Restaurant (and retail) review site Yelp may not put itself up for sale after all. In May, news broke that the site's executives were exploring a sale and it had plans to meet with investment bankers and potential buyers. However, according to Bloomberg, "people with knowledge of the matter" say that co-founder and CEO Jeremy Stoppelman has "temporarily decided not to pursue a sale" of the company. The sources add that the company "may pursue a deal again" if Stoppelman changes his mind. A Yelp spokesperson tells Bloomberg that the company does not comment on speculation and rumors.
Yelp is currently valued around $3.1 billion, though some estimate it could be as high as $3.5 billion. There are a number of potential buyers and Bloomberg writes that a company that could help Yelp "connect to reviewers to making purchases" could convince Stoppelman and his team to sell.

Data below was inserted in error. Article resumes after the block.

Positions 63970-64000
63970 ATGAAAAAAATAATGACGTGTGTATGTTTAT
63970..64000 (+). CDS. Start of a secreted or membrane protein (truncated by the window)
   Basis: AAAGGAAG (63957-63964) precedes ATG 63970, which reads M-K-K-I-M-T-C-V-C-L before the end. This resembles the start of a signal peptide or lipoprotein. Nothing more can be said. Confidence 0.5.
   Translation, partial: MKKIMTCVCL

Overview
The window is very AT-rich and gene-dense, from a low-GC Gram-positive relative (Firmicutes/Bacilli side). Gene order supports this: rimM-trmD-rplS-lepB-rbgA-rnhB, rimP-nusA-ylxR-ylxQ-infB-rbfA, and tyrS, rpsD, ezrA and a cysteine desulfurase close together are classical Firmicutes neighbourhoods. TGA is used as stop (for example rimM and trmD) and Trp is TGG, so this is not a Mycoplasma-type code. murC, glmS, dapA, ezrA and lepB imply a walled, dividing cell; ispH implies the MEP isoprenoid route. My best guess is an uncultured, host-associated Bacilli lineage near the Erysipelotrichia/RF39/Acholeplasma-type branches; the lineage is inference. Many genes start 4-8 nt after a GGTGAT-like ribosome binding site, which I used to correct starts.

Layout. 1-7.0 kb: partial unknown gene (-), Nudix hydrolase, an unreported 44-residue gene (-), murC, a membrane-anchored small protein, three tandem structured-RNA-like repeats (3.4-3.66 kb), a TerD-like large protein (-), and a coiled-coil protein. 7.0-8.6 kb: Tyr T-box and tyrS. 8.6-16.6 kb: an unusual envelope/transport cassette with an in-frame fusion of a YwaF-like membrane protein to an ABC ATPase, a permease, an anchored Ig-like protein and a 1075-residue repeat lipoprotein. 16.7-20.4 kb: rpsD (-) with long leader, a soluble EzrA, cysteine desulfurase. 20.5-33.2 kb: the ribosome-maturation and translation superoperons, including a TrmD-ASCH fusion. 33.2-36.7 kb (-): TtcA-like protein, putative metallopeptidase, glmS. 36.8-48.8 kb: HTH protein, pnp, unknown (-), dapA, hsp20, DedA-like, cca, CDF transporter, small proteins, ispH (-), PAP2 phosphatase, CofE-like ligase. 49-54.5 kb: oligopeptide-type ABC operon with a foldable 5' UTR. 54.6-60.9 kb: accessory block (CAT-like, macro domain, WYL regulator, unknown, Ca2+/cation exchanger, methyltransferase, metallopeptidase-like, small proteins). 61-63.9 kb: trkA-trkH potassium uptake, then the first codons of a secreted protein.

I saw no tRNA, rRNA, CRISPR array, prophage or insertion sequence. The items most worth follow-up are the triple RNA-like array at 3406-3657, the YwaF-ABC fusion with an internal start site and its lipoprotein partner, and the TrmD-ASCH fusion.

One thing is pretty much guaranteed, however, if Yelp does proceed with a sale: The list of potential buyers will not include Google. The search engine tried to acquire Yelp in 2009 for $500 million but failed. Ever since then the relationship between the two companies has been rocky. Earlier this week, Yelp released a study that alleges Google manipulates it search results.